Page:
Stopping Shortages

By March 2020, hospitals across the country were already feeling the effects of a nationwide mask shortage—and our local institutions were no exception. Between the lack of supplies and subsequent massive price markups for purchasing masks online, the CDC issued an advisory encouraging hospitals to reuse face masks in a limited capacity. UMass Memorial Medical Center followed suit and allowed staff to reuse disposable N95 masks, which are generally only supposed to be used once. Amidst this shortage, the CEO of UMass Memorial, Dr. Eric Dickson, said they had even considered other creative measures to deal with the shortage, such as by cutting up paper gowns to make masks. But the hospitals weren’t ever alone—the Worcester community was here to help.

The Worcester Face Shield Project

Born from the combined efforts of Worcester’s Technocopia Makerspace, the Worcester Center for Crafts, Cotyledon Farms, and Ferromorphics Blacksmithing, the Worcester Face Shield Project strives to address the personal protective equipment (PPE) needs of Worcester’s healthcare workers and those of surrounding communities. 

Members of the Worcester Face Shield Project designed and produced two distinct kinds of face shields: one composed of an elastic foam headband attached to a thick polycarbonate plastic cover and another made by attaching a 3D-printed headband to a flexible transparency sheet. After gaining traction on social media, the Worcester Face Shield Project has even taken on a grass-roots initiative. Locals have offered up their 3D printers to help churn out the headbands required to make the latter face shield.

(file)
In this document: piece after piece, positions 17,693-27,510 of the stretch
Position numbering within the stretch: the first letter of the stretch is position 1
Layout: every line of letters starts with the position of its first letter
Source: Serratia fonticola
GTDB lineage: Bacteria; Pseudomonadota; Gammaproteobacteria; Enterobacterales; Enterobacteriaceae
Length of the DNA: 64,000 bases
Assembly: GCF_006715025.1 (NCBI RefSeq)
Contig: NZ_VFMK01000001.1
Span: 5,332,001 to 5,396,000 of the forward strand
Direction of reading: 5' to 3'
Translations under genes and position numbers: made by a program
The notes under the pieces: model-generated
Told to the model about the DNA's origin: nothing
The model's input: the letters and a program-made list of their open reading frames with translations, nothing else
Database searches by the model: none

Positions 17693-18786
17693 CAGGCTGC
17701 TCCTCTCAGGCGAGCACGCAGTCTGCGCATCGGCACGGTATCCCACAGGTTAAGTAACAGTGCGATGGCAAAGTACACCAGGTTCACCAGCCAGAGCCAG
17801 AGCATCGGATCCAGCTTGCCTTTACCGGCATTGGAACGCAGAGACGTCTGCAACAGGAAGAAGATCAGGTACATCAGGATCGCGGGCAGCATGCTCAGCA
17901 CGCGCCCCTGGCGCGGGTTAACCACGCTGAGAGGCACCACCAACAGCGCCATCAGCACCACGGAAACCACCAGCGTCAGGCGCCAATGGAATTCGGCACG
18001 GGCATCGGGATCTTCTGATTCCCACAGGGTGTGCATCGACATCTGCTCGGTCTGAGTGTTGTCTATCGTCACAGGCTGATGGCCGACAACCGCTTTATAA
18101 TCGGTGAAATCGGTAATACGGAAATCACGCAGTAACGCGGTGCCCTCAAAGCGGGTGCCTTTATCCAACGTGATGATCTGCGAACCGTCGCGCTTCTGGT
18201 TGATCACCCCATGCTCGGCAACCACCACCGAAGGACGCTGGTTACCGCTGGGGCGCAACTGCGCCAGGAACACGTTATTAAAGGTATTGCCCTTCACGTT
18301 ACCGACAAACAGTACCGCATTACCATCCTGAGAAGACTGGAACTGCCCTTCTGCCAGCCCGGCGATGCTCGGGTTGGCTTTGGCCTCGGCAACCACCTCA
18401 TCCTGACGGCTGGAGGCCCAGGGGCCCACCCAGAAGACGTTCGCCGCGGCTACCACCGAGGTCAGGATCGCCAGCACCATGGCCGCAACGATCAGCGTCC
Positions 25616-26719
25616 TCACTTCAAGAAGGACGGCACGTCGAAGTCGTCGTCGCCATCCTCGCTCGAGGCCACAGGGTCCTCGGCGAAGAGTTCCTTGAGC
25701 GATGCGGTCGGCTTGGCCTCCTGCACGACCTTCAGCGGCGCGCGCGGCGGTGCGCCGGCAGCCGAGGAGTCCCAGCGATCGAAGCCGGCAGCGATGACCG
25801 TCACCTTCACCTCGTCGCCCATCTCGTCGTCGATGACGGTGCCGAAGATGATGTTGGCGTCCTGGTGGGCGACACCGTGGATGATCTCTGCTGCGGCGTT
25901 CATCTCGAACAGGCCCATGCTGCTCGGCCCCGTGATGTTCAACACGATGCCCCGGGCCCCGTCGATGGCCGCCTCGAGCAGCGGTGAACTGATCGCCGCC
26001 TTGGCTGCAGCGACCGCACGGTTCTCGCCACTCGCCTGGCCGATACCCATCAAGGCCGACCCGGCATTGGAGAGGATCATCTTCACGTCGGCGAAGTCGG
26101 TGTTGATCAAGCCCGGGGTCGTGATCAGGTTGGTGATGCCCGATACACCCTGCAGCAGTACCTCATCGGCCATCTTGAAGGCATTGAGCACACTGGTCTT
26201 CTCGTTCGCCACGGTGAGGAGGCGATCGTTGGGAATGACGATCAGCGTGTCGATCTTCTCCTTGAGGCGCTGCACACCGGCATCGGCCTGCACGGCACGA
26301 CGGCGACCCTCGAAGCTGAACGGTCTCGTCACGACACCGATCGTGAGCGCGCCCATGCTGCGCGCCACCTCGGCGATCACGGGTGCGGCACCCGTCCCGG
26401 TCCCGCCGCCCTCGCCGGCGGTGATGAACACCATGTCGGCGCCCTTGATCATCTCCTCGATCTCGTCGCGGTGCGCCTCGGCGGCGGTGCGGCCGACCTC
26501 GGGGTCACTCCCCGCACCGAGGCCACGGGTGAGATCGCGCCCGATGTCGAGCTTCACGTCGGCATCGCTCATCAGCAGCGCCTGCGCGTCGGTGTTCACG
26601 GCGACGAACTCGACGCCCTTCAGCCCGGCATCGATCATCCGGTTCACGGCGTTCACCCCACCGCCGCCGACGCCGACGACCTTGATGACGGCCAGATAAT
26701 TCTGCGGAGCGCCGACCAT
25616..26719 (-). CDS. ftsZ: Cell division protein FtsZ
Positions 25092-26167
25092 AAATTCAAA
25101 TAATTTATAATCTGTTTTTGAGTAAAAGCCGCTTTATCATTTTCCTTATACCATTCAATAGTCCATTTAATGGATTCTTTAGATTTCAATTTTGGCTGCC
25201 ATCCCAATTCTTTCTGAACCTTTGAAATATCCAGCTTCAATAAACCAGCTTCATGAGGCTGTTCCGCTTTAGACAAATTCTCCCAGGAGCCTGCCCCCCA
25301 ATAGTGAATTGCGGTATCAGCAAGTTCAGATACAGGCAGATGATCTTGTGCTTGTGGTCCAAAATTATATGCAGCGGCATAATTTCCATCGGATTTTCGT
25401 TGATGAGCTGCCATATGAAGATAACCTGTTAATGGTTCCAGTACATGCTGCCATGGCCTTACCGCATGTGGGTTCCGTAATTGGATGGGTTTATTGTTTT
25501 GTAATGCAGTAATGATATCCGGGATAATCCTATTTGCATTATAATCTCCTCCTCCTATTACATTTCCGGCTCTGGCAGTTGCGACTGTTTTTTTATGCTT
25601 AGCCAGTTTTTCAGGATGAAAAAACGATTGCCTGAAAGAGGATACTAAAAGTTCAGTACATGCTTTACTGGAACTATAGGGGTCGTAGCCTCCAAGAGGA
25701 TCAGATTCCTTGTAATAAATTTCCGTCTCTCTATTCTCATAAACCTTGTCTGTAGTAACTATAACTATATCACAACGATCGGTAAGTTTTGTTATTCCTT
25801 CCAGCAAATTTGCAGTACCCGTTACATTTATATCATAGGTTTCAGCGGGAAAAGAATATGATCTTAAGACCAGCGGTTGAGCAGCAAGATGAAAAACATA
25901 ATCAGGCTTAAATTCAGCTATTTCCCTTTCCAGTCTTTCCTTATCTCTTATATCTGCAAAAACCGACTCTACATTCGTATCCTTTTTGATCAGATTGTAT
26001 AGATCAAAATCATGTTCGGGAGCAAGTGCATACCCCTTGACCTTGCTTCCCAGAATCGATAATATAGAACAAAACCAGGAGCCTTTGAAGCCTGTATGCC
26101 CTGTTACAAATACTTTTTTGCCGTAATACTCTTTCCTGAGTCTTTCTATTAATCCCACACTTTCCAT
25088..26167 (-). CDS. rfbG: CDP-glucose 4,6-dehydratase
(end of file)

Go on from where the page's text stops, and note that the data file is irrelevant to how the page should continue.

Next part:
Face Shield Designs by Technocopia and Worcester Center for the Crafts

The two kinds of masks produced as part of the Worcester Face Shield Project.

By April 19, 2020, the Worcester Face Shield Project delivered over 1,200 face shields to local hospitals and nursing facilities, including Worcester’s UMass Memorial and St. Vincent hospitals, the Edward M. Kennedy Community Health Center in Milford, the Vital EMS Company, and Salmon Health Care of Central Mass.

Worcester Stitchers for Health

But even those without a 3D printer could join the mask-making cause. A group of volunteers from Worcester Polytechnic Institute started the Worcester Stitchers for Health, which has now expanded to the broader community. Through the making and delivering of handsewn face masks, their goal is to “meet the needs of Worcester’s healthcare and social service providers, and it’s most vulnerable populations in nursing homes and homeless shelters.” By April 6, 2020, the Worcester Stitchers had donated 373 masks: 150 to Community Healthlink and 115 to Worcester’s homeless shelters.

Stopping Shortages